No contractor wants a job to fall through or to ruin a relationship with a client. But what if a client abuses the conditions of a contract? What if a contractor has concerns about a job site? Have you ever thought, “What happens if I walk away?”
We’re here to help smart contractors make the best possible choices by presenting all the facts. By assessing risks and rights, we’re going to answer, “What happens if a contractor abandons a job?”
Table of Contents
What Is Abandonment?
Abandonment means “to intentionally give up or surrender an interest, claim, or right.” But how does that affect your contracts?
Quitting a job is not always the same as abandonment, but they can cross over. The legal definition is dependent on the intention or reason for leaving. Are you going to protest conditions? Are you ceasing all contact with an employer?
If you have no intention of returning or reclaiming rights, that is abandonment. If you finish work on an unfinished project to negotiate with a client, you’re in a grey area. But when negotiations end unsuccessfully and the work remains stopped, that’s abandonment.
There is also contract abandonment, where both parties included in a contract mutually agree to abandon a job. When both sides violate terms, both sides can agree to end the agreement. Through communication, a mutual understanding can stop a broken deal from developing into a serious legal situation.
Reasons for Abandoning a Job
A contractor’s rights and consequences depend on the reasons for abandoning a job.
Slow payments are unfortunately common in construction. Some delays are reasonable, but there’s a thin line between getting paid later and getting paid never.
Most contracts should have explicit “stop work provisions” that explain consequences. Both the client and the contractor know what to expect when they violate terms.
The standard “Paid-When-Paid” and “Paid-If-Paid” clauses sometimes fall into this category. The courts usually find these clauses ambiguous and are unlikely to be enforced. Eleven states have banned “Paid-If-Paid,” but your contract can still decide when you get paid in all fifty states. If “when” is delayed indefinitely, a contractor might abandon a job until the client pays.
There are general laws for legal cases when there are no defined clauses or stop work provisions. But providing legal proof of overdue payment can be time-consuming. There is no guarantee if the court decides in the contractor’s favor that payment will be immediate.
If there are hazardous conditions or contract conditions unmet, the contractor is responsible for notifying a client.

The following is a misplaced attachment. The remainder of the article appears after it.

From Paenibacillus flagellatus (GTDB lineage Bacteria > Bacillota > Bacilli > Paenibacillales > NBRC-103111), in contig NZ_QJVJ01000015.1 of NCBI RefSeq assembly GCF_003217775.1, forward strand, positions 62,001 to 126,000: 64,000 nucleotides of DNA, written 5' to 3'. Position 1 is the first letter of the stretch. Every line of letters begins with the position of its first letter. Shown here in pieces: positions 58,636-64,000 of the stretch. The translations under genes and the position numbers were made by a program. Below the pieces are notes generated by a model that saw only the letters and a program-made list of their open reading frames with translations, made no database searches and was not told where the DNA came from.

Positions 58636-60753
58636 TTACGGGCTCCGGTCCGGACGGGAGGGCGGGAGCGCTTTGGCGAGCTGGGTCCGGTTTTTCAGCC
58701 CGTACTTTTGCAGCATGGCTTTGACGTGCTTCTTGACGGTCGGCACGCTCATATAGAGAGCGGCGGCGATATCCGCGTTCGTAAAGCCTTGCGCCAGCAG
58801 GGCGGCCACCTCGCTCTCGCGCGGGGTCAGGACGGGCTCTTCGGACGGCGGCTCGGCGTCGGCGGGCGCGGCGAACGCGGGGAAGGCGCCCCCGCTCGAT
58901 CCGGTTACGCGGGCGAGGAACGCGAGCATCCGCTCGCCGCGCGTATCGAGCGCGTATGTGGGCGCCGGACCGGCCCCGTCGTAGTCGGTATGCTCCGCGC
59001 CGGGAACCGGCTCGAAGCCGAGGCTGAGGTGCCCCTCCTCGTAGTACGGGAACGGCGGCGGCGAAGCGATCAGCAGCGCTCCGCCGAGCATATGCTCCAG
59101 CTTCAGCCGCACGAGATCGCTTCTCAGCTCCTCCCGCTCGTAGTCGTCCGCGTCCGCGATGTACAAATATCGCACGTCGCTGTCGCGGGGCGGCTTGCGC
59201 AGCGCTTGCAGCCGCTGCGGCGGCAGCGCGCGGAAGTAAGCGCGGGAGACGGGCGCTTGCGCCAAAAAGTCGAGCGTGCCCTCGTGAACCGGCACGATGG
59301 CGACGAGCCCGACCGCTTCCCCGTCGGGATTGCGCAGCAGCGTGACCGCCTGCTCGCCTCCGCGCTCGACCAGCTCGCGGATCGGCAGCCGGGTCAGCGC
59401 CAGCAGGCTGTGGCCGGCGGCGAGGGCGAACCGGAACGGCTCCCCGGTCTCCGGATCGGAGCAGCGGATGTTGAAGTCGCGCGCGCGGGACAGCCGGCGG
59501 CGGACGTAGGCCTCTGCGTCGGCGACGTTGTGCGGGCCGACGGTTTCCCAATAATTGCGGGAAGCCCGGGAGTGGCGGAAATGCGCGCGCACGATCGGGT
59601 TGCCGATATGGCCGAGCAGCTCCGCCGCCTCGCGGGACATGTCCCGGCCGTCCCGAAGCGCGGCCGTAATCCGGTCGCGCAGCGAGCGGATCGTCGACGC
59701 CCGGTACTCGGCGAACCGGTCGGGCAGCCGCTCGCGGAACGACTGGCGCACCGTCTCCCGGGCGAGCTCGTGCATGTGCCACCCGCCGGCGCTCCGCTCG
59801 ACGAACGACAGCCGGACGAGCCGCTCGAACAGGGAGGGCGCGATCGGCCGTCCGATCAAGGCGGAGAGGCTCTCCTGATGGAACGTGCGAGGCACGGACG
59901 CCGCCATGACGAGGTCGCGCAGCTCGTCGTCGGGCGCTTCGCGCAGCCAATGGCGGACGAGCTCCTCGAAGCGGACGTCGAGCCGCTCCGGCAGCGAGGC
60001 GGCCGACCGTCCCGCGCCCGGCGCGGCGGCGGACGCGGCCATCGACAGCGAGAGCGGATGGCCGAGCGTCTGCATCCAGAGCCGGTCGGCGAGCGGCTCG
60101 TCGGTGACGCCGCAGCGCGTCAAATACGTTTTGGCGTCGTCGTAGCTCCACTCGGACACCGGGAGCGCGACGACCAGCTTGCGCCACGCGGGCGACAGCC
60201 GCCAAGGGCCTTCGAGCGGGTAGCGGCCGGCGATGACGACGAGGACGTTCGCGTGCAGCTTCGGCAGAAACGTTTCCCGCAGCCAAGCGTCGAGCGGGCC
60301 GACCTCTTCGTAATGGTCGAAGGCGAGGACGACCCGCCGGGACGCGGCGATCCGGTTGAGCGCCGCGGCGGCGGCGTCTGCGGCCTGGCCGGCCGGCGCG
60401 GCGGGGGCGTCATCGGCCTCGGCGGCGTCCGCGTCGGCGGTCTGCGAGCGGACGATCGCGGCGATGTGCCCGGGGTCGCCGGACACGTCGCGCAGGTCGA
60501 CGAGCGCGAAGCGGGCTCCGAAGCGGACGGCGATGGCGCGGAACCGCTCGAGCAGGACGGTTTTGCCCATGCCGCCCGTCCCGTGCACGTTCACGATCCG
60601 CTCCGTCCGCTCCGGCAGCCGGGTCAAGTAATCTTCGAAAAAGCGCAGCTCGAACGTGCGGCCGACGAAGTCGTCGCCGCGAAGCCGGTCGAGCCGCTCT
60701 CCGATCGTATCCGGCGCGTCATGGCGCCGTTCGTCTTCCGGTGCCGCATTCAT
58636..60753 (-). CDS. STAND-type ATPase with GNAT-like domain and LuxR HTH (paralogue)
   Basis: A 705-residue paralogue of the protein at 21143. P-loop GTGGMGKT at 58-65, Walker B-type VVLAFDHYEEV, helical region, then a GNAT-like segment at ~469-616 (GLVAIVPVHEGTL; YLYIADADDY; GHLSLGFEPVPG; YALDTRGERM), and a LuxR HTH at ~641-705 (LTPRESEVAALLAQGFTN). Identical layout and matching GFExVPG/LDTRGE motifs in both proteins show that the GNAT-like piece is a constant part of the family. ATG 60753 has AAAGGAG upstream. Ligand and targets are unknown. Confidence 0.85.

OSHA has clear guidelines about the right to refuse dangerous work. Unless staying on the job site is a safety risk, a worker should cease work but remain on the job site until the client resolves the hazard. If there are no attempts to make changes, a contractor might consider abandonment.
Consequences of Abandonment
To understand if it’s worth the risk, let’s discuss the three most significant consequences of what happens when a contractor abandons a job.
The first obvious consequence of abandonment is the loss of wages. By intentionally leaving a project, a contractor forfeits the pay from any unfinished work. A contractor may take legal action for overdue payment, but a win is not guaranteed.
If potential clients search your name and find you linked to abandoned projects or low reviews, you’re unlikely to be hired. By severing ties with a client, you’ve lost the chance to use their network to gain new leads. A contractor’s reputation is as important as their physical skills for employment.
Loss of License
Abandoned projects can affect more than the owners and contractors. Economic and public losses can also factor into consequences of abandonment. Some state licensing agencies can suspend or revoke a contractor’s license for abandoning a project. In such cases, a contractor must have a proven legal reason for their actions. Losing a license can severely restrict the jobs you can accept.
Alternatives to Abandonment
After reading about the consequences, you might wonder how you can avoid abandonment. There is no perfect safeguard, but here are some suggestions that might help.
It is crucial to establish communication. Whether it’s between a contractor and client, prime contractor and subcontractor, or another working relationship, you should have clear expectations.
When meeting a potential client, there are many points to discuss. You might not know everything from a first meeting, but you should understand a project’s needs. Knowing this can help you choose a low-risk client or project. Early and thorough communication before onboarding a new client is one way to prevent issues that can lead to abandonment.
Communication can stop a failing project from causing you or your client more harm.
We explained mutual contract abandonment in a previous section. Unpredictable bumps in the road can change financial situations, schedules, or any other conditions that can interfere with both parties involved.
While a mutual contract abandonment isn’t always a happen end, it can be the least risky option. Communicating concerns can resolve disputes over revisions to a project’s scope or plans. If a schedule change is an issue, discussing a solution can prevent a contractor from losing a job or affecting a job’s quality. Sometimes a job can be saved, but sometimes there’s less risk to reputation or quality to abandon a project.
The Last Option
Abandonment should always be the last option. The decision comes with risk, and the rewards are unpredictable. It should never be a spur-of-the-moment choice. Consider the consequences and your reasons. There will be situations where the best option is abandonment, but those situations will be rare. Being a smart contractor means looking out for yourself, but it also means being smart about your contracts.